Film highlights Guantanamo disgrace

Reigniting the debate over the morality of holding prisoners indefinitely and without charge, a British filmmaker is to screen a documentary highlighting what he calls the absolute disgrace that is Guantanamo.

    Organisations of all political hues have condemned Camp X-ray

    Damien Mahoney's This is Camp X-ray will be viewed for the first time at Manchester's Dancehouse Theatre on Sunday and will be immediately followed with an open forum for the public to express their reactions.


    Commissioned by the UHC arts collective, the documentary features the build up to the creation of a life-size working replica of the Guantanamo Bay detention centres where volunteers were imprisoned in October 2003.


    A testimony to the shocked and bewildered responses of the local community, the film also explores the range of emotions felt by volunteer detainees and guards during the nine-day project.


    Intense injustice


    Mahoney told on Thursday that his own feelings of "the blatant injustice of holding people without charge for years" had intensified.


    "How can the US and the UK preach about democracy in Iraq and elsewhere when they can deprive people found guilty of absolutely nothing the most simple of basic rights?


    "We are not talking anything complicated here, I mean basic rights like the right to know what they are charged of and a right to defend themselves in courts. It is absolutely disgusting," Mahoney said.


    The dramatic prison reality of the estimated 600 held at Camp X-ray becomes all the more real with participation by the sisters of Jamal al-Harith, the Manchester local who was held without charge for two years before being released.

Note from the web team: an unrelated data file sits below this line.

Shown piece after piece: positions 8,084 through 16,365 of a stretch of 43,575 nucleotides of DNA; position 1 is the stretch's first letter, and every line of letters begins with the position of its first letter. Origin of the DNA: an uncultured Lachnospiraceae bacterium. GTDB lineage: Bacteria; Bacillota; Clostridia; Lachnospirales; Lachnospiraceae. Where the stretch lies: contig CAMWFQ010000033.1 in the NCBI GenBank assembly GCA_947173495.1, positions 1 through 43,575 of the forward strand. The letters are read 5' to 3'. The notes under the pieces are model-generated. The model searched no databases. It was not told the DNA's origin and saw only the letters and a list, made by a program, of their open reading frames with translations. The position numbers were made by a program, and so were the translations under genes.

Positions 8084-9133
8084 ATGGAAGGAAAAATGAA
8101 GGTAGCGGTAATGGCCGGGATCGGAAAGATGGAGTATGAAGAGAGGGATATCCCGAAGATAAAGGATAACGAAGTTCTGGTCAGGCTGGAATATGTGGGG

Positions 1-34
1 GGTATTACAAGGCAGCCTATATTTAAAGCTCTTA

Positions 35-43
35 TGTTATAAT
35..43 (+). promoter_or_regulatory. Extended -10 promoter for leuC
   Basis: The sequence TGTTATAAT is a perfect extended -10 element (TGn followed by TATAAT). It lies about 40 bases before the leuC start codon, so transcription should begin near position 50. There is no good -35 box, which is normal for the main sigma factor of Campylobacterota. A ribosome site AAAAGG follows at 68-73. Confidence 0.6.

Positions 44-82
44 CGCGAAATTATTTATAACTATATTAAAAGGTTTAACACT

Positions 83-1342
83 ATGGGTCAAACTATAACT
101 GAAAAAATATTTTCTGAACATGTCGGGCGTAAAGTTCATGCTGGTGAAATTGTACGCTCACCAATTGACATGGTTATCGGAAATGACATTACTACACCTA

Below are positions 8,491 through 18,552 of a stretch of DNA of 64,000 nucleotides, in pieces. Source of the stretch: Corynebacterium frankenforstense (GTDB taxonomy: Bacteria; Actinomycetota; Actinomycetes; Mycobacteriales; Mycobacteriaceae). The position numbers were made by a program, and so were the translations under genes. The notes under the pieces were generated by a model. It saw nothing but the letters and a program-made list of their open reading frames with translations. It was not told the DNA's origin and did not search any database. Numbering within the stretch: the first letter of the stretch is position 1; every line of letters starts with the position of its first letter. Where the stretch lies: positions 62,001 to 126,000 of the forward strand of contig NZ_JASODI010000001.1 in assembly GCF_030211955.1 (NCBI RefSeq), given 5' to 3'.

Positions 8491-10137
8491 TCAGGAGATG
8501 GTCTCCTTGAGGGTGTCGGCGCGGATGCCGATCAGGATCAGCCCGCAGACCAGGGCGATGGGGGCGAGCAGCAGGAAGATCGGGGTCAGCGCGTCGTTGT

Inspiration for film


    The film is based on Jai Redman's This is Camp X-ray installation, which became one of the most critically acclaimed art events to take place in 2003, receiving widespread international press coverage.


    The controversial installation - a meticulous working replica of the original camp in Cuba - stood for nine days in Hulme, an inner city suburb of Manchester.


    "How can the US and the UK preach about democracy in Iraq and elsewhere when they can deprive people found guilty of absolutely nothing the most simple of basic rights?"


    Damien Mahoney,

    documentary filmmaker

    The nine volunteers incarcerated in the life-size camp symbolically represented the nine British detainees then held in Cuba. Featuring live prisoners and guards, it ran 24 hours a day and stuck rigorously to the regime of the actual camp.


    Mahoney said a few people who had never heard of Guantanamo Bay believed that US soldiers really had set up a similar prison in Britain and had poured a shower of verbal abuse on the volunteers.


    "Others were just shocked at how the American government can treat human beings," he added. "But the scary thing is this type of thing is happening in the UK's Belmarsh Prison too."


    Al-Harith's story


    Four years ago, Manchester resident Jamal al-Harith was in Afghanistan and was seized by the Taliban on suspicion of being a British spy.


    After his incarceration in Kandahar he was freed by the Taliban, only to be arrested by US forces almost immediately. Now suspected of being a member of the Taliban, Jamal was flown to Cuba.


    He remained there for two years. No charges were ever brought against him.


    Al-Harith and three other former detainees in the UK are currently in preparation to have their cases against the US administration heard in the Federal Court in Washington DC.


    The allegations against the administration include torture and other violations of human rights.


    The US Federal Courts have also halted the proceedings of a controversial military commission involving an associate of Usama bin Ladin. This could stop all further court proceedings at the camp from taking place.

    SOURCE: Aljazeera


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